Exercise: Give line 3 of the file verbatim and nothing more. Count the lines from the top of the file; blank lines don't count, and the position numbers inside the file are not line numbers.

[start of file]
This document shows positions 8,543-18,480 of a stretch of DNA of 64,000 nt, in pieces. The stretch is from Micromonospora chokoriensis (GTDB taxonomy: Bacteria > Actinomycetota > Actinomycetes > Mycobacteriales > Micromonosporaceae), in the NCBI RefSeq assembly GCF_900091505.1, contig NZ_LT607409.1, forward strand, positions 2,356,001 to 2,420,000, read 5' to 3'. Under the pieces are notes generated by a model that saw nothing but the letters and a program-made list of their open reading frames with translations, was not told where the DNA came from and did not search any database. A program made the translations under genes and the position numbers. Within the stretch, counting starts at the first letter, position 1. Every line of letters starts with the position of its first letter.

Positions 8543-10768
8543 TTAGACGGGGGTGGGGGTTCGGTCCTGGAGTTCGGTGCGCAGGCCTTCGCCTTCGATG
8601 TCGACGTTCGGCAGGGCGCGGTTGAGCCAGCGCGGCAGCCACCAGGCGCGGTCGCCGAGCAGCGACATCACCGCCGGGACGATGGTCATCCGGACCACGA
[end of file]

8543 TTAGACGGGGGTGGGGGTTCGGTCCTGGAGTTCGGTGCGCAGGCCTTCGCCTTCGATG